Wednesday, June 22, 2011

Aubry's Digital France

Martine #Aubry has published a manifesto on her vision of the digital future. Two high points: she envisions a "right to connection" and she will abolish the HADOPI law. The first problem I see is that the two points are in tension, not to say contradiction, with each other. Consider that the right to connection includes free access in many places:

Au-delà, il nous faut imaginer la France connectée de demain dans ses aspects les plus quotidiens. Il faut pouvoir accéder à l'internet partout et à tout moment : dans les trains comme dans les aéroports, les hôpitaux et les mairies, les jardins publics ou les hôtels. Et il faudrait y accéder gratuitement. Les jeunes Français se retrouvent plus volontiers dans les cafés si le wifi est libre d'accès.

But:the abolition of Hadopi involves 3 conditions:

Emprunter cette voie exige trois conditions, pour lesquelles notre programme comporte des propositions précises.
D'abord, que nous adaptions et renforcions les droits d'auteur.
Ensuite, de fonder de nouveaux financements pour la création sur une contribution, forfaitaire et d'un montant modeste, des internautes et sur un prélèvement qu'acquitteront les opérateurs et les fournisseurs d'accès. Justement réparti, ce serait un apport massif pour soutenir la culture en France, et pour trouver cet équilibre, j'en appelle d'abord à un dialogue loyal avec toutes les parties prenantes.
Enfin, intensifier la lutte contre la contrefaçon commerciale.

But free, anonymous access in public places means that ISP's can't collect fees from users, because they won't have any relationship with those users, unless some new mechanism is established whereby the user of public access in France will have to obtain an ID and establish a means of paying whatever ISP furnishes the public access. The system would be more like the Vélib' than like the open access systems available in many US airports. And would downloads under this artist remuneration system be limited to users in France? Is it technically feasible to enforce such a requirement?

I like the principles and await the details. In any case, with the proposal to abolish Hadopi, Martine is obviously angling for the youth vote.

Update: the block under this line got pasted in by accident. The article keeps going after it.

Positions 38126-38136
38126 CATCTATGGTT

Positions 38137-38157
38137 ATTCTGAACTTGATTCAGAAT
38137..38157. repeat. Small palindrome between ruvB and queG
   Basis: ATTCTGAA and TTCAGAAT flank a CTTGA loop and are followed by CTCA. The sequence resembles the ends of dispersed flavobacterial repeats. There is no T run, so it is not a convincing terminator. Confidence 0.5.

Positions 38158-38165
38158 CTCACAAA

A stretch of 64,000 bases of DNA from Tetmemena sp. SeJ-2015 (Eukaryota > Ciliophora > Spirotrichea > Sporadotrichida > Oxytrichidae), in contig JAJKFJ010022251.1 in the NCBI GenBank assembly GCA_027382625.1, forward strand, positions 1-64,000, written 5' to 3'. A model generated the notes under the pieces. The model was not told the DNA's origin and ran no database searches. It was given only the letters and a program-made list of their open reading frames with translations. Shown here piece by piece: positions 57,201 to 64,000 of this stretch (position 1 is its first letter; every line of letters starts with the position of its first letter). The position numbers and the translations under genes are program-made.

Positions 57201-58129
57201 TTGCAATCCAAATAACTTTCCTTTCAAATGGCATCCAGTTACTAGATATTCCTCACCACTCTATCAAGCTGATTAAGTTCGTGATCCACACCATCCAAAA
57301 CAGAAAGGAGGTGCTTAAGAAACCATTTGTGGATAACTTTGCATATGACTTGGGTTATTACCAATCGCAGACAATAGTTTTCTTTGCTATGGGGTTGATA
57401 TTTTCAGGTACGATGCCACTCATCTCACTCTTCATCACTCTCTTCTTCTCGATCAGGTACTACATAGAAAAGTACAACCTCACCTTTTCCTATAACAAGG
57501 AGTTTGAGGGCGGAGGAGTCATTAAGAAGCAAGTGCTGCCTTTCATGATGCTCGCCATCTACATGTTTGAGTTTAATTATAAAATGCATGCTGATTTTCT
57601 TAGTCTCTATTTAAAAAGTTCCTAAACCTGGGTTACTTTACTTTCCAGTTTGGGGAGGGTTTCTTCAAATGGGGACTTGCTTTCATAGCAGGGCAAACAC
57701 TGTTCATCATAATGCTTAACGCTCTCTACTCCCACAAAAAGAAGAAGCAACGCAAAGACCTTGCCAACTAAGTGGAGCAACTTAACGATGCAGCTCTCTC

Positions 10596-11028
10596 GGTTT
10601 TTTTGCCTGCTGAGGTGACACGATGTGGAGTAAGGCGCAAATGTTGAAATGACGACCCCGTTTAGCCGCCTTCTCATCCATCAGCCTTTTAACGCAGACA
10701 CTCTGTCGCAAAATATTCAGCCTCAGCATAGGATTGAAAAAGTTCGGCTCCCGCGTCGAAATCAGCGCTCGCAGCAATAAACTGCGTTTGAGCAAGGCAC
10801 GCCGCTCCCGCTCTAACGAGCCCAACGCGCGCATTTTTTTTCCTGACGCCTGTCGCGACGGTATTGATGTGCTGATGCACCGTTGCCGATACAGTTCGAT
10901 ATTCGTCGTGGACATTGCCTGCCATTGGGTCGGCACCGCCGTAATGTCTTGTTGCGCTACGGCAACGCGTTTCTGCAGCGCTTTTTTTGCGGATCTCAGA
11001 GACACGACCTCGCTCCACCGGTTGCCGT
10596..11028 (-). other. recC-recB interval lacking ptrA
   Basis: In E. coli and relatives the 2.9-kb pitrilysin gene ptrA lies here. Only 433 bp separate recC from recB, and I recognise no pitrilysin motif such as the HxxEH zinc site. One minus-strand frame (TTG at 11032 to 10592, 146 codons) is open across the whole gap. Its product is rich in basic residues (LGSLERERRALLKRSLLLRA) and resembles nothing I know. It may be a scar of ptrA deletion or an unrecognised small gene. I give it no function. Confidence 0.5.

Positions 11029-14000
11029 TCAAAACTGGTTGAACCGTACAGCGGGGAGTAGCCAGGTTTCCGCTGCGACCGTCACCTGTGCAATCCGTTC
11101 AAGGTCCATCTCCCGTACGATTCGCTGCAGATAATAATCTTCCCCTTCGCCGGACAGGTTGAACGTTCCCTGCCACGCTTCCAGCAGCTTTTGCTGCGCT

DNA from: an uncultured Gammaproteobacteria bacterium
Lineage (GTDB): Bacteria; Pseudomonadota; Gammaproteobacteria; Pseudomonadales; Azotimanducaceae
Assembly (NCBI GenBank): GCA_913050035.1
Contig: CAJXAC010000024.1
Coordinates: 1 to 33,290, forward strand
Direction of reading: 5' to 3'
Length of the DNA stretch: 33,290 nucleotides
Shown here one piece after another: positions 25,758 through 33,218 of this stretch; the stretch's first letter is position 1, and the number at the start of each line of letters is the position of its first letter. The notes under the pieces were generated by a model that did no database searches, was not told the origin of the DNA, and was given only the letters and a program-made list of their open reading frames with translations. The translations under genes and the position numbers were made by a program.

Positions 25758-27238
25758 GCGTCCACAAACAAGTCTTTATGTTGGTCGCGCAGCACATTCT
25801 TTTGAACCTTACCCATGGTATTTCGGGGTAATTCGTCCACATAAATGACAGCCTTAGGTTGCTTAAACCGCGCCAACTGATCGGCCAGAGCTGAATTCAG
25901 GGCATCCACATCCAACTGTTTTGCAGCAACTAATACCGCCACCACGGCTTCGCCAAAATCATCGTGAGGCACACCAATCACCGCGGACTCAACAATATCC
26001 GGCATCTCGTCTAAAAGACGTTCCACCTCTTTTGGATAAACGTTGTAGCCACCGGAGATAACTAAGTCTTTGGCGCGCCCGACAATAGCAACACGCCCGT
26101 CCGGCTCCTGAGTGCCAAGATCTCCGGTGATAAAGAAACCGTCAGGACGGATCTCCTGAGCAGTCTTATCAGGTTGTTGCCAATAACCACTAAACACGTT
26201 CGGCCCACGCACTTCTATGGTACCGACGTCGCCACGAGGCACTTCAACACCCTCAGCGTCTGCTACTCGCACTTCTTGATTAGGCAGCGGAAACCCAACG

Kirk said...

i'm not sure I agree with your conclusion. The vast majority of French people have paid access. That access would be charged an additional fee; free accesses would likely not pay the same thing. You can't expect that a lot of people would only be using the free access.

However, the "global license" is a very controversial issue. It is, essentially, a license to steal. While some content producers are in favor of it, many are not. And, would all content be covered? Some of the ebooks I've written are on torrent trackers; will I see any of that money? Are they going to share the money with non-French content producers? If so, how will it be split up?

Seems to me a proverbial Pandora's box. While I think Hadopi has to go, and I'm in favor of paying content producers, I'm not sure that this global license is the most practical way to go.

Cincinna said...

So now Martine decrees that Internet access is a right. What next, a chicken in every pot?
What happens to real human rights like freedom of speech, religion, and assembly, when this nonsense gets mixed into the same stew?
In a moribund economy, with rampant unemployment, and decrease in opportunity, who will pay for this? And after the right to have Internet access, isn't the right to a laptop with wifi access inevitable? Free movie entrance to chomeurs, free wifi - what an incentive to actively go out and get a job, or do part time work to be self- sufficient & maintain one's dignity & self respect!
Austerity, Martine Aubry style.
The pandering is deplorable. As Margaret Thatcher said "the problem with Socialism is you eventually run out of other people's money".

Passerby said...

The small fee already exists. Whenever someone buy a storage device (CD-RW, hard disk, etc.), there a tax collected to "support creation", which goes directly to various organizations who pay authors. This was voted way before HADOPI.
So basically consumers pay a tax upfront, because it is assumed that they will infringe copyrights (even if it's just a disk to store pictures of the kids). And then there is a law to (try to)prevent them from actually infringing the law. Who is the stealing who?

Anyway, HADOPI is a good example of why politicians should not try to regulate technologies they barely understand. It took years to implement this law, and anyway it was obsolete before it started. Before the vote, there were already tons of tutorials online on how to go around it. And even for users who are not IT savvy, the infrastructure (why involves manual processes?!) is too small to process the millions of IP addresses that were logged trying to access copyrighted material. Only a tiny fraction received a warning email.

Neal Durando said...

If you have a telephone here, you pretty much have internet access and, increasingly, "free" wifi in urban centers. The last thing I want is the government adding a tax to pay for "free" access which, effectively, has already been provided by the private sector.

As for a general license, yes, this would amount to the same license to steal used across France for photocopying rights. The piracy of professional publications is at Chinese levels in France. The general public simply assumes it can photocopy entire textbooks or journals.

Abolishing HADOPI will probably provoke a "What is HADOPI?" response from the kids who already avoid it and, for expats like me--we already have other reasons for having VPNs to US ISPs.